There were many years at RYNO when our company was customer-driven at the expense of the job satisfaction for both Anna and all employees. We’ve been fortunate enough to grow to a spot where we could pivot and make a shift in our priorities, and equally balance the needs of both clients and employees. This requires diligence on Anna’s part, as well as the entire RYNO leadership team. There are many ways this balance is made a priority, and perhaps one of the most important occurs during a yearly executive retreat.
During the executive retreat, planning for the upcoming year takes place. It’s a process of determining priorities, goals, and making sure the leadership team is in touch with the pulse of the company at all levels of the organization. An activity called “Right, Wrong, Confusing” is a difficult but invaluable way to achieve this, and something you can implement in your business today.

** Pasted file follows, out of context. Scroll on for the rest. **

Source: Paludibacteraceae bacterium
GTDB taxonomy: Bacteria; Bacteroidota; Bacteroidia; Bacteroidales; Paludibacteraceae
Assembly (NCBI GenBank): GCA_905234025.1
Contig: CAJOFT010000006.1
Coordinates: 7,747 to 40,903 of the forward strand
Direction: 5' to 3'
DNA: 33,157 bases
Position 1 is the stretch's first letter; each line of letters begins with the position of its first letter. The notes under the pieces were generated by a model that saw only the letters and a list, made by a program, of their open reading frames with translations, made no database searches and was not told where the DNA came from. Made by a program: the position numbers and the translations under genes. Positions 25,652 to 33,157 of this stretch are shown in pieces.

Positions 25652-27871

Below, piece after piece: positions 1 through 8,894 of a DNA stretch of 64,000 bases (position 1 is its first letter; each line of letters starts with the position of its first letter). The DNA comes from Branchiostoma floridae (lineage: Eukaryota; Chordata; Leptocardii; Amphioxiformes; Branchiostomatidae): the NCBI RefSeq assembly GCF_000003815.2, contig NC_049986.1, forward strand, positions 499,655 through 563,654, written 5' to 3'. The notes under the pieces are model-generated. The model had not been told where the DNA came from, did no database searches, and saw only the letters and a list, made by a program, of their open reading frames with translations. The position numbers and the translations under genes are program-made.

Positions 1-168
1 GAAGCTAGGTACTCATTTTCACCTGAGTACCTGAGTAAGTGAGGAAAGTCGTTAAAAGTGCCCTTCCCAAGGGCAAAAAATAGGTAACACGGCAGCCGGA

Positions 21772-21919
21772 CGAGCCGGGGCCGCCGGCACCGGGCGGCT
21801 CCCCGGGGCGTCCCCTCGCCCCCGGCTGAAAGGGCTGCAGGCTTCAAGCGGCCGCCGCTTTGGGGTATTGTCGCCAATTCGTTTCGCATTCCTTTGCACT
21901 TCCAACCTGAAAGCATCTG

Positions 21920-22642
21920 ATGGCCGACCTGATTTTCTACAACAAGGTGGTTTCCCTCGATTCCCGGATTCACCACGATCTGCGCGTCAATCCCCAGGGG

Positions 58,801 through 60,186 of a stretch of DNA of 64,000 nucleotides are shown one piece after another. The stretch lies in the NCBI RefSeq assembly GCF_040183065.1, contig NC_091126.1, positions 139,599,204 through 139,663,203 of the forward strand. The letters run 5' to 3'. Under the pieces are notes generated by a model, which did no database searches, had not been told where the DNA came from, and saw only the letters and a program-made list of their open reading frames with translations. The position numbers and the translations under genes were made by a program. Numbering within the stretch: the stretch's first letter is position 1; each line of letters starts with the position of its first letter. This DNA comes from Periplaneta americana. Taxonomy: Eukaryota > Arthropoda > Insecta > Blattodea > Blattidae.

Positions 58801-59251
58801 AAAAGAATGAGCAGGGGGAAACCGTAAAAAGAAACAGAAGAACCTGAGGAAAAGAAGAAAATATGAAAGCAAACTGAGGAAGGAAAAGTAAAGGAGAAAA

An anonymous survey is sent out to all RYNO employees, and contains questions about why RYNO is getting right, where we’re missing, and what is confusing. These surveys are gathered, compiled, and reviewed. The executive team takes this survey as well without looking at employee responses to remove bias and see both perspectives.
This is a challenging exercise, and it can be difficult to see where there’s room for growth. You might be surprised to find that an area you thought you excelled in is a point of contention, or perhaps your employees need more training than you thought. Still, it allows you to get a clear understanding of where you’re at, and you can use this information to craft what the next year will look like for your team.